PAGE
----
Many Paths, One Destination by Rev. Teresa Stuefloten (text)
Many Paths, One Destination, by Rev. Teresa Stuefloten
Today I’m going to talk to you about Yoga. When we hear the word Yoga, most of us think of Hatha Yoga. We think it’s exercise. Did you know that Hatha Yoga is actually intended as a preparation of the body for meditation and prayer? Hatha Yoga is “A system of techniques and physical postures (asanas) that promotes health and mental calm. (DR, Yogananda) When you are mentally calm you can more easily tune into God in meditation and prayer.
Yoga - “From Sanscrit yuj,’union’. Yoga means union of the individual soul with Spirit.” (DR, Yogananda) To yoke, to bind back to God. (Uma) “To ‘yoke’ or ‘unify.’ To bring together, to identify with the one Consciousness by using specific (spiritual) practices that remove restrictions from the mind and awareness.” (Roy) Yoga is binding back to Source. A yogi is a person who is on the spiritual path, learning that they are one with God, Spirit, Source. So if you are on the Spiritual Path, you are a Yogi !
And, actually, we are all on the spiritual path whether we know it or not, because we are Spirit, so our life is our Spiritual path. All of life is a spiritual path. There is no other path. We are are all in the process of awakening to who we truly are. We are each a beautiful Spirit having a human experience.
When we come into this life, fresh from the other side, do you know that as newborn babies we did not even have the awareness of ourselves as separate from our Mother? We did not even have a sense or a separate self. We knew our Oneness when we first arrived in this physical body. We were one with our Mother. She was our source of nourishment and love. When we hold a newborn we can feel this innocence and purity in them. And then gradually, as we grew and had more experience with the physical world, we developed the false belief that we were the body. We could see it & touch it. You know how a baby grabs it’s own feet & explores them, putting them in it’s mouth, tasting them? Because we could see and touch the body, we developed the false belief that this temporary manifestation is who we are. As we learn to crawl and walk, we develop more mastery over the body. We can now move away from our Mother, our source of nourishment. We decide we are separate and develop ego and will. Now we need the spiritual path to come back to the knowledge we had of who we truly are.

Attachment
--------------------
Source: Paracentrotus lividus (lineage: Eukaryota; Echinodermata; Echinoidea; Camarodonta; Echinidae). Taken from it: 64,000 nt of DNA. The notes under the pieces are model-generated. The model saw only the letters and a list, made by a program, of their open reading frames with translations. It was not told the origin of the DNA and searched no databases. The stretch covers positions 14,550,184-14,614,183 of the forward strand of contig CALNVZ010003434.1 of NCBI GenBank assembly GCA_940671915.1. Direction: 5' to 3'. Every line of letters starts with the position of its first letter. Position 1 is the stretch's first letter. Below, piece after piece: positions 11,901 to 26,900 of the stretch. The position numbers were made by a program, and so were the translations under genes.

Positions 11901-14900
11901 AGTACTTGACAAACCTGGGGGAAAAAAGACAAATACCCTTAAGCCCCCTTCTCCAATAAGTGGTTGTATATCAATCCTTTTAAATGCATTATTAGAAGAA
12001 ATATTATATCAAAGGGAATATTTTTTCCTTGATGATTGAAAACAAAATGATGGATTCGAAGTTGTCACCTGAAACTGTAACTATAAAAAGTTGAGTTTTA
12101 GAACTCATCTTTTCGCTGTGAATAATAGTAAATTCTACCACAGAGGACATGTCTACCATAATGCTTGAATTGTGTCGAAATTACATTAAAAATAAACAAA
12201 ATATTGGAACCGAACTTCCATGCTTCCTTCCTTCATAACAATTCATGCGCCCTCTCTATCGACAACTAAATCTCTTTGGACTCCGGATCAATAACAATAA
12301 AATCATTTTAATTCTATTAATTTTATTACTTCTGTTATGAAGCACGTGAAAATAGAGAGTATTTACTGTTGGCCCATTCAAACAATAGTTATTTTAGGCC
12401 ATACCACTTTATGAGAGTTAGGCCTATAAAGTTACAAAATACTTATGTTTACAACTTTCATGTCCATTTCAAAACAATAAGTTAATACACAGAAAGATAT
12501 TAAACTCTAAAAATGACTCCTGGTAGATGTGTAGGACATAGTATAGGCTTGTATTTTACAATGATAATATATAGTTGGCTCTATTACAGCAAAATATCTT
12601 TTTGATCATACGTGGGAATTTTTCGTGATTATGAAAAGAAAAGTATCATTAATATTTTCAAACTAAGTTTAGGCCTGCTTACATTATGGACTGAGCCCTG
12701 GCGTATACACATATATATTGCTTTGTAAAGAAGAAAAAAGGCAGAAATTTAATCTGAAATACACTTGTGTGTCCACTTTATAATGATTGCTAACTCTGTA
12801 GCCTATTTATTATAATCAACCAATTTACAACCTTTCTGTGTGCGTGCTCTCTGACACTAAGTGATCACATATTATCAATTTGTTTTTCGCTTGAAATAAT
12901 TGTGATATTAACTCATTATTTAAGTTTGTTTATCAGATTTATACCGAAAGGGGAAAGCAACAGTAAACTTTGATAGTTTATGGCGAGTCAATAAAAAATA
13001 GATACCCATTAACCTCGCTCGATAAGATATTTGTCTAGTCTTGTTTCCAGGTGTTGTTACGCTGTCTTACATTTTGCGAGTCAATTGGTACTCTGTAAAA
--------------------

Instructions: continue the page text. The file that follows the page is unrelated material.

As we have different temperaments, there are different approaches to finding our oneness with God. There are different approaches to realizing the Truth that we are the eternal soul, not the temporary body. These different approaches are the different types of yoga. Some come primarily from love, some from the intellect, and some are down to service.